Why The 'Girls' Soundtrack Is So Catchy
How do you put the "voice of a generation" to music? That's the question that Manish Raval, the music supervisor behind the Girls soundtrack, faces on a daily basis. The fifth season of Girls has produced songs that have topped the Shazam charts for February and March, according to The Hollywood Reporter, indicating a resounding positive response for a soundtrack that has always been rock-solid. When asked about the recent surge in audience reaction, Raval laughs. "We've been scratching our heads," he says in an interview with Bustle. "We haven't been doing anything differently ... but something is happening that is making everyone come back to what they loved about the show initially and the music sticks out because of that."
Lately on television, soundtracks have emerged from watered-down background music to bonafide creative outlets of their own. Raval, who has been the music supervisor and editor for cult classics such as Donnie Darko and Orange County, understands the power of the medium within film and television. Girls is one of Raval's favorite projects to work on because the show "lends itself to using music in a way that people interact with." Raval credits the overall quality of the series to the universality of the soundtrack. "From script one ... to when they shoot — the crew is amazing, the actors are amazing, the editors are amazing — so by the time it gets to us, it’s gone through a very A plus list of amazing people making this," he says.
Pulling from such an inspirational script, Raval says that he has one character who acts as the totem for good music taste. "Ray is a fun person for us to find music for," Raval admits. "He has a record collection with everything from The Faces to contemporary stuff like Kurt Vile." Ray's coffee shop — now the epitome of "anti-hipster" culture — is where Raval reveals he could "kind of throw in our own personal indie-rock taste ... But [Ray] also sings along to Smashing Pumpkins and he sings along to Toto," Raval says. "[Ray] always has so many opinions as a character we joke and say, 'Ray would love this song, Ray would hate this song.'"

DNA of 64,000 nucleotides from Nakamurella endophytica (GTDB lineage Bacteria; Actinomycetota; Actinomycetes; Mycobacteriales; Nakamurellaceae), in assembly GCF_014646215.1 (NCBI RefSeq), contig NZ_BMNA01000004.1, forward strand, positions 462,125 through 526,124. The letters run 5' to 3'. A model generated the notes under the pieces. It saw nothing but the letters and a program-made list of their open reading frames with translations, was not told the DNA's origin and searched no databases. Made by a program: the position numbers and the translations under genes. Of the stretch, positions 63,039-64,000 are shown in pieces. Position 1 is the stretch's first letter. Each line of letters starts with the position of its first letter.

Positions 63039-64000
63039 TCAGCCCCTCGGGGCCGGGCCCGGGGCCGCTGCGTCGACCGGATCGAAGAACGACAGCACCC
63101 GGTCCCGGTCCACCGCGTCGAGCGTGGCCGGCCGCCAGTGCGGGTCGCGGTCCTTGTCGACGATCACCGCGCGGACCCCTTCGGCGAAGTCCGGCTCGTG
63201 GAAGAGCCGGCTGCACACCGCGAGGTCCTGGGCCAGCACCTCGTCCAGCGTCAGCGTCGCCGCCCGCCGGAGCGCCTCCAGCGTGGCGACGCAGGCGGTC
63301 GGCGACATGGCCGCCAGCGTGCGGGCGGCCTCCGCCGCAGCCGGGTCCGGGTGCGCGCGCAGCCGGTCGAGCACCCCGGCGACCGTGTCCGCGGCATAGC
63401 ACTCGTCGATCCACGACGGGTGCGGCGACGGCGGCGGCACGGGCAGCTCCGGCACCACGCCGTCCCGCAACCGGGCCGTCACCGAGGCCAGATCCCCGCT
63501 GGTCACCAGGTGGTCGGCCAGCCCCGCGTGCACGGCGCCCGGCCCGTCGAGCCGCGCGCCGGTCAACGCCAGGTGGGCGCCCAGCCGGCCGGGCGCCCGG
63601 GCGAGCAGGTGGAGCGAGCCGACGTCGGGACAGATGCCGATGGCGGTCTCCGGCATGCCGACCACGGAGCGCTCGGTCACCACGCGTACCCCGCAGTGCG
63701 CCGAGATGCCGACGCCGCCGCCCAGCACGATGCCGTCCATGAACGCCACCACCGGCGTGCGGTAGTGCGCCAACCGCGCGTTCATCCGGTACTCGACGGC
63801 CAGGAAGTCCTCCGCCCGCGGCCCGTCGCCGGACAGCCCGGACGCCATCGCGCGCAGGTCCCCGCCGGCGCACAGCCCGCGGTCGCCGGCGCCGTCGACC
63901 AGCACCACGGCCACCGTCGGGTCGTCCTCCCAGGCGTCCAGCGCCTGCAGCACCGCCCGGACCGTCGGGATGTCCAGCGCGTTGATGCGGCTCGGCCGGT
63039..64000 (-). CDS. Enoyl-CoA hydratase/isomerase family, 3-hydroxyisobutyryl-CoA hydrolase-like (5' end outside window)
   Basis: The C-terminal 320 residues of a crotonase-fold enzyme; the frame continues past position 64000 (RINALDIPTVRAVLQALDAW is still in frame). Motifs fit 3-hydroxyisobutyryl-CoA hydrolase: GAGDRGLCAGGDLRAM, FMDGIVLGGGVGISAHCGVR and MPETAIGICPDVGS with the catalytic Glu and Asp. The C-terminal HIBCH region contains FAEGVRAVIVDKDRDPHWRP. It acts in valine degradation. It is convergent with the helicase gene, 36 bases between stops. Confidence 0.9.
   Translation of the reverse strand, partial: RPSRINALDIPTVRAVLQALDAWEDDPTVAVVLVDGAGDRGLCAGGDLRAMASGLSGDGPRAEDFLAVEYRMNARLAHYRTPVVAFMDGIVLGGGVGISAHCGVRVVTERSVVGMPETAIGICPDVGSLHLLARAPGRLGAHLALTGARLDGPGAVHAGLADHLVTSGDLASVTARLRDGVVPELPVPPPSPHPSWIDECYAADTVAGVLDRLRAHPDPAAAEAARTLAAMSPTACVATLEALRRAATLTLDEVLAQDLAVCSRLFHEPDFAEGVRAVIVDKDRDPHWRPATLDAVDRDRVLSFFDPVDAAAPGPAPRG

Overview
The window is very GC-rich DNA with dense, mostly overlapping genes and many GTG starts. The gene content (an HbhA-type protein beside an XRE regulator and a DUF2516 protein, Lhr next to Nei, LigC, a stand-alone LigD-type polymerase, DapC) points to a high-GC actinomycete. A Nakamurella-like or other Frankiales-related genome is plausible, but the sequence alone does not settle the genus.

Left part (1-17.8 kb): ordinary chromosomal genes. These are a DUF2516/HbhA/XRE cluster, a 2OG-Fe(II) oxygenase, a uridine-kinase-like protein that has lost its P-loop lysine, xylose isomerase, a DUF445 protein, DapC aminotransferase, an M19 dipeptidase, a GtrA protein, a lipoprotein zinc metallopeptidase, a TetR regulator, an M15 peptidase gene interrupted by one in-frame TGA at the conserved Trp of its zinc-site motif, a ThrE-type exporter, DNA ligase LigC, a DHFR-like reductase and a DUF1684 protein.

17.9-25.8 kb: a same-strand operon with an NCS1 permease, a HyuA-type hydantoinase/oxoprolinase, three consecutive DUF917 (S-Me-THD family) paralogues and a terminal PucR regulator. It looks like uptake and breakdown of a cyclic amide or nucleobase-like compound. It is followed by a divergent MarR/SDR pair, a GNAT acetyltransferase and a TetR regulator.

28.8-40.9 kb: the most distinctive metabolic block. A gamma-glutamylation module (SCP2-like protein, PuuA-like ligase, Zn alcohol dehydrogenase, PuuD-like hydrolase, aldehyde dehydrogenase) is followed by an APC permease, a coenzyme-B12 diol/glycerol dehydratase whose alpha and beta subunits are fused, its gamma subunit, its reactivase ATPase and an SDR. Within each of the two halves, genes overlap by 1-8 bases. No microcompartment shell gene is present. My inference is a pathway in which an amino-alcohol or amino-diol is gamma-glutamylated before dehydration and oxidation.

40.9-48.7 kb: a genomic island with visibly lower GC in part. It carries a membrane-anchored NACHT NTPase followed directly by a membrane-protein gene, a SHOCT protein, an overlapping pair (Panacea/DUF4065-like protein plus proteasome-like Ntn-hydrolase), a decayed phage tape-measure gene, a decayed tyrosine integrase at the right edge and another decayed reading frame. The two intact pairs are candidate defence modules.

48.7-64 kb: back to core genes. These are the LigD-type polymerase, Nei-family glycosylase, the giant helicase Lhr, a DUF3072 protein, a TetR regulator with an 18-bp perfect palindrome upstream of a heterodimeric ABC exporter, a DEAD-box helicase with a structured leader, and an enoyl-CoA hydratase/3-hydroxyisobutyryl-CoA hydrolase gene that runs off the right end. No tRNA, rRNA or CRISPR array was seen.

Ray's opinion on indie rock aside, Raval says that a lot of the music choices are scene-specific. He reveals that he takes inspiration from the soundtracks of Breaking Bad and Better Call Saul because the shows notoriously feature music that is unexpected for the scene. Raval strives to do the same, as evidenced in the scene featuring Marnie and Charlie slow-dancing to a hip-hop song in an Italian restaurant. Raval admits that the choice of utilizing "Tied Up" by Casey Veggies (feat. Dej Loaf) "became the best of both worlds. [There's] swagger to the hip hop, but also the vocals were sensual, but also vulnerable — it was a very ambiguous tone that seemed to tie up her character in the entire episode." Raval continues:
It was one of those moments and we found the song and played it against the scene we ended up using it much longer than anticipated — we were going to have the song go out before her and Charlie start slow dancing, but because the song was so killer in the scene we just let it keep going — it played out perfectly.
Raval insists that these kinds of "happy accidents" are integral to the sort of job he does. Another unexpected discovery occurred when he was trying to place a Bowie song behind a scene when Shoshanna is walking into an alley in Japan. Raval says that they had an entirely different song in mind, but found a cover of "Life On Mars?" by the previously unknown artist AURORA on YouTube. "It was one of those moments where we fell back in our chairs," Raval reveals, emphasizing that the emotion of the tune is what was needed in the scene. Raval says he attributes the process of random discovery to why the Girls team is able to concoct such unique ideas. "There's not a lot of overthinking things — this lyric, this moment — I think we just go with it and people tend to like it."
Raval also says that some of his favorite musical moments are the ones that he feels emotionally tied to. The scene where Hannah is watching Jessa watch Adam and everything clicks in "Hello Kitty" is underscored by a mournful Brenda Lee ballad that Raval says is especially powerful, but he also loves the closing song by Vicktor Taiwò called "Curse." A fan of the closing credit music in particular, Raval admits that one of his favorite moments during the whole series is the implementation of Børns' "Past Lives" during the episode "Japan." Raval says he feels a connection to the song, but it is also speaks to how far the show has come. "We’re geographically so far from where we usually are that it just seemed to play so many different things at once," Raval says.
Though the series only has one more season left, the perfectly eclectic soundtrack created by Manish Raval and his team has left a lasting impression on this generation, and I can't wait to see what he has in store for Season 6
Images: HBO; Giphy (4)